Ditch the girlfriend

Figure 1: A shrew.

Figure 1: A shrew.

Here’s a good tip for training if you want to stay in the game for the long haul: Ditch the ball and chain. Believe me, if you stay committed to your training while trying to keep a woman happy, it will only end in tears.

Let me take a step back, and get you started again with a little story I’ve been meaning to tell.

I was leaving the gym one night a while ago when I saw something really terrifying. I heard it before I saw it: A sharp exclamation like the short, sharp squeak of a car’s tires before the fatal car crash.

“Hurry up!”

It was an overweight woman with salon hair and designer clothes. She had hostages: a fat skinny guy, his dingy tshirt tucked into a pair of tapered jeans. Her nondescript children scurried past and made for the minivan. Weirdly, despite the harsh tone toward her children, the woman’s expression was serene. She exchanged a few words with her husband.

I watched as this woman and her brood made their way from a sports pub next to my school to their Windstar. As they passed the school, the woman’s pet man looked through the window and saw my friends training inside.

“That’s the stuff daddy would like to do,” he said wistfully. His timid words died in the empty night air as quickly as he spoke them. Like a shaman, or a medium, I was the only sentient being to witness this lowly ghoul’s utterance.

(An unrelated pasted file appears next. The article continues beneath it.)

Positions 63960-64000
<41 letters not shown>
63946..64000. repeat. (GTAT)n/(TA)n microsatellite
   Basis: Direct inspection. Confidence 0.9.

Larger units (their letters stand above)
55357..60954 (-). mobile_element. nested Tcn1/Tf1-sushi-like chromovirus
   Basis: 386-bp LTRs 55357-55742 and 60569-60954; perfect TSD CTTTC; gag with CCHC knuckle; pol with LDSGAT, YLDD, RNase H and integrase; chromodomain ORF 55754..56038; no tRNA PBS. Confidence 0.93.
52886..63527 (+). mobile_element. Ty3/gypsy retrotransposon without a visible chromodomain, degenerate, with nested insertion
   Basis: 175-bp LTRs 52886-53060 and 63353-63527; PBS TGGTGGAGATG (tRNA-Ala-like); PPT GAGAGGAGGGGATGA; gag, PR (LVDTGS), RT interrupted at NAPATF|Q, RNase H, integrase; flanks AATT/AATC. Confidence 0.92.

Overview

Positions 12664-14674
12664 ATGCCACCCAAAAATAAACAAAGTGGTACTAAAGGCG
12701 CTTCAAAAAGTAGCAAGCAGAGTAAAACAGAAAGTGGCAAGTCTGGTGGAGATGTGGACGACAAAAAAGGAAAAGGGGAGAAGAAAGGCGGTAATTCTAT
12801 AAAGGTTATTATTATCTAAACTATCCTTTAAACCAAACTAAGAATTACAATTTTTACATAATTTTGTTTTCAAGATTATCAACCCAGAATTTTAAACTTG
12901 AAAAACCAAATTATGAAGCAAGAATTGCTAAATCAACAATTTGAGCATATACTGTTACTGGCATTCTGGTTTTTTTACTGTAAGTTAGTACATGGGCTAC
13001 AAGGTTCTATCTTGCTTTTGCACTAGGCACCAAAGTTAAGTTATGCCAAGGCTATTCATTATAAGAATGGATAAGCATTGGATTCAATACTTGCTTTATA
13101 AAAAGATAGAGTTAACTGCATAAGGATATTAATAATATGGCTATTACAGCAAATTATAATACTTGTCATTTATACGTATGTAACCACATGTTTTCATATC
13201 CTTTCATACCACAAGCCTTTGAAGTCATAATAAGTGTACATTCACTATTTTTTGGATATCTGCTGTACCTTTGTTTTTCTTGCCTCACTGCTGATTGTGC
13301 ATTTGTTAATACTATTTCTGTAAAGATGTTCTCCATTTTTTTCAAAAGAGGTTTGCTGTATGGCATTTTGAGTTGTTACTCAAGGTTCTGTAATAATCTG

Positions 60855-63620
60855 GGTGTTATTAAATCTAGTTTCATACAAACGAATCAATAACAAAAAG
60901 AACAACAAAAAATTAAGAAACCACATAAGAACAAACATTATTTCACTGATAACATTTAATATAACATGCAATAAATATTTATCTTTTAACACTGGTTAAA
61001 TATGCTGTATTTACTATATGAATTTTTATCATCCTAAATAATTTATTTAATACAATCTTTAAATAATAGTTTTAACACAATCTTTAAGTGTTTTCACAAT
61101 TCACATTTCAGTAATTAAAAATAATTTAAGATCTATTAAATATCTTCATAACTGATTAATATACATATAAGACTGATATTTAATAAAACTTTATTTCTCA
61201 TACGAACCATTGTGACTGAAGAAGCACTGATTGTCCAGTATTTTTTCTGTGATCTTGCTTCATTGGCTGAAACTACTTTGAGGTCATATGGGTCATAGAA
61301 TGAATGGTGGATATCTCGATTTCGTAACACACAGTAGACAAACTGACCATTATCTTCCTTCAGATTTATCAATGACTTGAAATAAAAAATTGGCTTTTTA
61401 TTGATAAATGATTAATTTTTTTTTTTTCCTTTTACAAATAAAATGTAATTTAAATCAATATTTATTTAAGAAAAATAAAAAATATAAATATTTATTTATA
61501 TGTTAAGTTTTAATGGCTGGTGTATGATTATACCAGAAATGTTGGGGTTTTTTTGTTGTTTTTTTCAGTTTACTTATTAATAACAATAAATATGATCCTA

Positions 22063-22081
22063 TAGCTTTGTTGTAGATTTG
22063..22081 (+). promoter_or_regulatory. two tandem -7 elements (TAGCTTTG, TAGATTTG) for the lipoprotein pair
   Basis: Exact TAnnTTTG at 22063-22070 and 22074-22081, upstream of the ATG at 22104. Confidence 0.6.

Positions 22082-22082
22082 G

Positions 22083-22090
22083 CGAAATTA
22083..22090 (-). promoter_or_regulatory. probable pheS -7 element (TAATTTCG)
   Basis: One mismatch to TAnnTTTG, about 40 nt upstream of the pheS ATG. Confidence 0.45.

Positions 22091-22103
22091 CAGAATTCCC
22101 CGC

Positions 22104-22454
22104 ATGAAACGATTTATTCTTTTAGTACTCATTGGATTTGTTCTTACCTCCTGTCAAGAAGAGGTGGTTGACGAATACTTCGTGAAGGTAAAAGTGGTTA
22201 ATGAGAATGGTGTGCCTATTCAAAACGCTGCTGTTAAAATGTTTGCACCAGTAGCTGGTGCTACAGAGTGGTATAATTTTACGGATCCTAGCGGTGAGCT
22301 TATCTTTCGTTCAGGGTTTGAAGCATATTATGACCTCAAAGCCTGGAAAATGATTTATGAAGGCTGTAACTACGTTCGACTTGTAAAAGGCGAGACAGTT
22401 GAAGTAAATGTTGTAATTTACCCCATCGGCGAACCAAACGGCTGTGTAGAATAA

“But it’s too expensive,” he said. I looked at his coiffed and well-fed wife. It was almost more than I could bear.

“Get in the car!” the woman shrieked at her children. I realized this is how she always speaks to her kids. I shuddered at this spectacle and climbed into my own car. Maybe being alone isn’t so bad, I thought to myself.

I don’t mean to come off as a misogynist. This was a particularly terrible family, and the fact that this woman was short with her children is really beside the point (except for the part where I’m blaming the woman for everything, but I’m in the middle of apologizing for being a misogynist, so hopefully it will come out in the wash). But just think of this man, and the way he gave up his dream so easily. Think of all the men and women who have given up their dreams, and for what?

The majority of people who fall in love with training in Brazilian Jiu-jitsu and then go on to quit do so because of commitments to a significant other. Like ghosts, you see less and less of them until they’re swallowed entirely by domestitude. I have seen this happen a million times. And from all the lingering young men I’ve seen gazing forlornly into our school, trailed by impatient girlfriends, I suspect that many people with an interest in training never even start.